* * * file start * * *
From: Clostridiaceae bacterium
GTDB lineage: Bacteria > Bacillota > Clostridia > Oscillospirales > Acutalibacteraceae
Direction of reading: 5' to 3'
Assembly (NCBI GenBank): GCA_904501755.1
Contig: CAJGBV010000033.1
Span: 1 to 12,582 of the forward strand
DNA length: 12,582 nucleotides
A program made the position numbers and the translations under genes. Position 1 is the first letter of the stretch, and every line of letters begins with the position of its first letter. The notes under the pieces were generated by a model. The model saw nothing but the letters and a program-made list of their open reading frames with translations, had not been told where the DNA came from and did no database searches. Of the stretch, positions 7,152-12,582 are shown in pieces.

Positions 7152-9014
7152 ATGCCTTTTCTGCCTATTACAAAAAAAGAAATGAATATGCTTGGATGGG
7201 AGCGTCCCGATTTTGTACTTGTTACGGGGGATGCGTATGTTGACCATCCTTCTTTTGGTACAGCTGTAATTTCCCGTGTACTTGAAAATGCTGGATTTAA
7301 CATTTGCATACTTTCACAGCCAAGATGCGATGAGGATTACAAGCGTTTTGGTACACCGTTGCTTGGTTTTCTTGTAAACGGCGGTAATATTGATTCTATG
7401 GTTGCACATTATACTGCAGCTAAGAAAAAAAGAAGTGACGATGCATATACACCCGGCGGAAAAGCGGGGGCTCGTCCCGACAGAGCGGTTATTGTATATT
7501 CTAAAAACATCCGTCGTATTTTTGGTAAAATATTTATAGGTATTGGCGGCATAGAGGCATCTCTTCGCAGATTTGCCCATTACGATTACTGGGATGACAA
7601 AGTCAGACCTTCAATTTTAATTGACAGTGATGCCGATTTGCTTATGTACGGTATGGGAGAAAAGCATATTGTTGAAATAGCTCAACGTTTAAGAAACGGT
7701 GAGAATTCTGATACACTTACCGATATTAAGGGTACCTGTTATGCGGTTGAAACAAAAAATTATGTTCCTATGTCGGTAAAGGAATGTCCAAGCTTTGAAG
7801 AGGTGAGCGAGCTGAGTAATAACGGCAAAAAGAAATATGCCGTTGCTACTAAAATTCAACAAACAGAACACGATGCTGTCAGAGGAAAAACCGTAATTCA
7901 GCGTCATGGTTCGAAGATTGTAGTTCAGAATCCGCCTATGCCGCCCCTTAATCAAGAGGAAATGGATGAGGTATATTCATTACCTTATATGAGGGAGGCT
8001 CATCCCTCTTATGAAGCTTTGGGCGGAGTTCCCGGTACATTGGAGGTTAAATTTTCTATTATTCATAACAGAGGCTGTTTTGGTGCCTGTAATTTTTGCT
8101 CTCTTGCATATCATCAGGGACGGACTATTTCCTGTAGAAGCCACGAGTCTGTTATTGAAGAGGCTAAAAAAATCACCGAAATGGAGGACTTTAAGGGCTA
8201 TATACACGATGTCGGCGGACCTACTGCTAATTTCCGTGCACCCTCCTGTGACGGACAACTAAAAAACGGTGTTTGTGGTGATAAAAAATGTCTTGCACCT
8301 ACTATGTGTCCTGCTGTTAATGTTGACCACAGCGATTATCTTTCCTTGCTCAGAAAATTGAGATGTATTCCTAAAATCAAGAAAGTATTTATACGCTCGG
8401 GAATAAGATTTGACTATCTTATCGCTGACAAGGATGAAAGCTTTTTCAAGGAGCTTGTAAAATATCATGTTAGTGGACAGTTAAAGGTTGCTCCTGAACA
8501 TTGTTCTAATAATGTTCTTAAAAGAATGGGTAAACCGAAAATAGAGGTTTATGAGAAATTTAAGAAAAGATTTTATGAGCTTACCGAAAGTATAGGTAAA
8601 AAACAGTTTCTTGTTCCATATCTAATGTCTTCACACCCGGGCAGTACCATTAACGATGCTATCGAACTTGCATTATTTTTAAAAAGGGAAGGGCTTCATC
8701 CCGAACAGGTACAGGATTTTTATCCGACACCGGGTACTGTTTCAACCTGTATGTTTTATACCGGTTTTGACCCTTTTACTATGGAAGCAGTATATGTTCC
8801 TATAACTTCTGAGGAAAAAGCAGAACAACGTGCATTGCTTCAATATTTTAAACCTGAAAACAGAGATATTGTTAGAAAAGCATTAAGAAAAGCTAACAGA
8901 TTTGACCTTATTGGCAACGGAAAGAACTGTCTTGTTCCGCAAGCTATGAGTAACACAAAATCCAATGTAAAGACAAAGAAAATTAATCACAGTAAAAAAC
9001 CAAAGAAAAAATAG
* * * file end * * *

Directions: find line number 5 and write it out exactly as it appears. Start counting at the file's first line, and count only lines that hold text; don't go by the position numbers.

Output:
Contig: CAJGBV010000033.1